“We’re an American company focusing first on U.S. readers,” Zhu said. “We’re investing heavily in marketing and growth, especially as it pertains to getting younger readers — Gen Zs and millennials — on board.”
There are, perhaps, some flaws with this type of model. The benefit of subscribing to a publication directly is that while you might not enjoy everything in it, you will probably find some articles that you like. With a subscription-based, pay-per-article model, you don’t know whether you’re going to like it before committing credits to the cause. On top of that, you might not stumble upon 30 paywalled articles in a given month that you want to read. So for a $10 monthly payment, it’s possible that some subscribers simply won’t get value from it.
There are some elements of Blendle’s model that make more sense. There is less pressure on the reader to consume a set number of monthly articles, as it’s built around single microtransactions — put money in your account, and use it whenever you want. But while that may be a more consumer-friendly model, it doesn’t necessarily benefit the publication or the company behind the technology. According to Zhu, this type of business model merely encourages “sporadic use rather than sustained readership,” ultimately leading to higher churn and poor monetization.
“We also believe that consumers tend to not enjoy the experience of having to put a dollar and cents value on each article they want to read,” Zhu continued. “This causes them to feel ‘nickel and dimed.’ For this reason, Zette took inspiration from video games, where you buy bundles of ‘virtual coins’ up front for in-app purchases: we replace money with credits to distance the customer from the feeling of making a purchase. This makes each transaction low-friction, and also makes it easier to top up on credits every month. We believe that a microtransactions-like experience on the frontend, recurring revenue on the backend, is the best of both worlds.”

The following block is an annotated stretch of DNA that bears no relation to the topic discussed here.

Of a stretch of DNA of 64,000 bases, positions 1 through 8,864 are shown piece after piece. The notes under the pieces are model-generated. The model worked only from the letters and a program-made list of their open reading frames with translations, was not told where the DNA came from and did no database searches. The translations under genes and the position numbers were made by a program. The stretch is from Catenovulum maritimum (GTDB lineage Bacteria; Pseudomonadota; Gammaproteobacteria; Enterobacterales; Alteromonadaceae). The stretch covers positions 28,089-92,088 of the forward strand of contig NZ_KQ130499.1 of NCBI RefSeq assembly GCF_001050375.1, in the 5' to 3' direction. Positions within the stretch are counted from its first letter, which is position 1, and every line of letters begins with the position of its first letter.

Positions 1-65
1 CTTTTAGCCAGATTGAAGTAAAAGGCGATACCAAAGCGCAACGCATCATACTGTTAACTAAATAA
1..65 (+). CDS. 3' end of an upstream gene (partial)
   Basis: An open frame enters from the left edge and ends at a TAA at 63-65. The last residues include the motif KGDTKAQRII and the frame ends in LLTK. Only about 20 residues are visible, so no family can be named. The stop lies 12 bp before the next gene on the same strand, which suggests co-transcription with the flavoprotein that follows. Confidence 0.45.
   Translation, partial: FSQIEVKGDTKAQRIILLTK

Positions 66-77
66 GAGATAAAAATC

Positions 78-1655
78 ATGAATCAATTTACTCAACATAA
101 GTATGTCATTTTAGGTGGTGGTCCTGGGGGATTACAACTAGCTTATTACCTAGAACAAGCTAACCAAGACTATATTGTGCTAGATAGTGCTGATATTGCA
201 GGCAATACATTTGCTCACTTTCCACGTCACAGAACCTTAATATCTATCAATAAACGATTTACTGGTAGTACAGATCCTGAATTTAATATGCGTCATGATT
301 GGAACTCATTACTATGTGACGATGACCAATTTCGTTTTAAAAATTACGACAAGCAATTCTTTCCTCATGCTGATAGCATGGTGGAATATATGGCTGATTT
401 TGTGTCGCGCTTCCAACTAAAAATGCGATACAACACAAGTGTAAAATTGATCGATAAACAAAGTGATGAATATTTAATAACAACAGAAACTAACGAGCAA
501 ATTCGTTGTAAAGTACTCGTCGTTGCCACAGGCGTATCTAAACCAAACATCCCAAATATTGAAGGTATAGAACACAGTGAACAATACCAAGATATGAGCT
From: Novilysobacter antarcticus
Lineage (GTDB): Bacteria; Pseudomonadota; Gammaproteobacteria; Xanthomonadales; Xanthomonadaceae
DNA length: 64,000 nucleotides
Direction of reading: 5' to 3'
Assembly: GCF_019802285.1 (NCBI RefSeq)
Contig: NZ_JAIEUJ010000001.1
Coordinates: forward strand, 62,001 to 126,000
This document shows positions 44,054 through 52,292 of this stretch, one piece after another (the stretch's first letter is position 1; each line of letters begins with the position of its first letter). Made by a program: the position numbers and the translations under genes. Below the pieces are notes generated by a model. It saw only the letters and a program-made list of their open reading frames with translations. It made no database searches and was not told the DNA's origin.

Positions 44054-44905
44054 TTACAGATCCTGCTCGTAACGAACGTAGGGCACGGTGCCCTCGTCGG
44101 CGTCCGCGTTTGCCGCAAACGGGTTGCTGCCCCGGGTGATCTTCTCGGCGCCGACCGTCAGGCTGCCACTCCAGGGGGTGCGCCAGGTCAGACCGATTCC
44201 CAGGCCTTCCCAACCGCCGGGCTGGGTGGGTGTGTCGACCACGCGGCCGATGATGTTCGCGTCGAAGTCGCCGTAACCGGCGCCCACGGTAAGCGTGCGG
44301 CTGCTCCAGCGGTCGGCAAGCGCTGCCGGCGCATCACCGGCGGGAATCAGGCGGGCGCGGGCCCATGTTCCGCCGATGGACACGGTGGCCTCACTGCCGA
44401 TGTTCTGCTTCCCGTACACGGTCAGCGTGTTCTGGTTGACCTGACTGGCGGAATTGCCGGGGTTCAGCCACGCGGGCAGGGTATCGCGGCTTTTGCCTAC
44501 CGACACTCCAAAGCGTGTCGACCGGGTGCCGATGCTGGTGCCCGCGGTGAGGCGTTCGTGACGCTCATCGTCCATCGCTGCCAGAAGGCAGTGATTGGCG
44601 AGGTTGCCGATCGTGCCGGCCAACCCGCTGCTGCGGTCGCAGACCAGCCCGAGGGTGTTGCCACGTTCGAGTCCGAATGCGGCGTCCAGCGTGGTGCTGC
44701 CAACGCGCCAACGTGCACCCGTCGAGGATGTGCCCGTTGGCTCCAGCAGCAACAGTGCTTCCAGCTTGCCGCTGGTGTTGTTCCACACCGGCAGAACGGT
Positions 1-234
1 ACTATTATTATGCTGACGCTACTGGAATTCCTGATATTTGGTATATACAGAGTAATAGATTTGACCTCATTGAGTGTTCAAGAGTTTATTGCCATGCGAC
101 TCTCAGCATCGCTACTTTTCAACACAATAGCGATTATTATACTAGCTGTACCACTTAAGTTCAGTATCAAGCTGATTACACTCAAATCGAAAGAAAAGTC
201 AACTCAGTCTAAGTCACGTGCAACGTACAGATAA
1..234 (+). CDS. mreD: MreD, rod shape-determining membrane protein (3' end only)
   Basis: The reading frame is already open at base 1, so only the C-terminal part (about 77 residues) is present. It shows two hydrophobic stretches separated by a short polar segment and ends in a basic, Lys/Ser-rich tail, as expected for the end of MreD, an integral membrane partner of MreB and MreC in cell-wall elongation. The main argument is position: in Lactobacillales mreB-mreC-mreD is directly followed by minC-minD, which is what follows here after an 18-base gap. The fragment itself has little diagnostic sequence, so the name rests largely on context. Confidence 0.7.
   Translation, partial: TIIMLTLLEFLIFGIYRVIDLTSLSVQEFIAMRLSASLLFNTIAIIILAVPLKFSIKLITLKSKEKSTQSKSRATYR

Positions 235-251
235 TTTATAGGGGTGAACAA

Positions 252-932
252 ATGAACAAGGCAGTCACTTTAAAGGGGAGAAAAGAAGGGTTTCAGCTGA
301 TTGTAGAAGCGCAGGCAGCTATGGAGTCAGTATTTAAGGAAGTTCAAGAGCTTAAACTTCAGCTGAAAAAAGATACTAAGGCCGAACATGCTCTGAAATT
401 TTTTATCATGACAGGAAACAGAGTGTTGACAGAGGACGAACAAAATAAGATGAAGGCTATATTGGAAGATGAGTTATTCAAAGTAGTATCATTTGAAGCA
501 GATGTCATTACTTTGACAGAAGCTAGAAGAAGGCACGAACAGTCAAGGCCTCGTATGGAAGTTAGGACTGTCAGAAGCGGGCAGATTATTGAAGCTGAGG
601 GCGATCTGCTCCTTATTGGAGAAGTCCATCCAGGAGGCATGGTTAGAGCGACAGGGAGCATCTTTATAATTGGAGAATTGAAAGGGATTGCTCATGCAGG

Moreover, while there are benefits to a traditional news subscription — such as readers being able to consume everything from sports and politics in a single publication — not everyone wants to read a newspaper cover to cover.
“Traditional news subscriptions serve one audience very well: heavy readers,” Zhu said. “These are readers who hit paywalls often enough and frequently enough that they decide to become paying patrons of a single outlet. The majority of online readers are light readers: they browse around for news, they only want to read one article at a time so they can’t justify the cost and inconvenience of signing up for a subscription, they’re relatively brand agnostic, they’re price sensitive, and they are largely looking for a diversity of content, rather than just getting all their news from one publication.”
In addition to the browser extension, Zette is also working on a mobile app, which should be ready by the time Zette opens to the public in early 2023.
For now, though, Zette said it has started opening access to a small percentage of users from its waitlist who will have free access for the rest of this year, though in return they will be tasked with providing feedback to the company on ways to improve the product.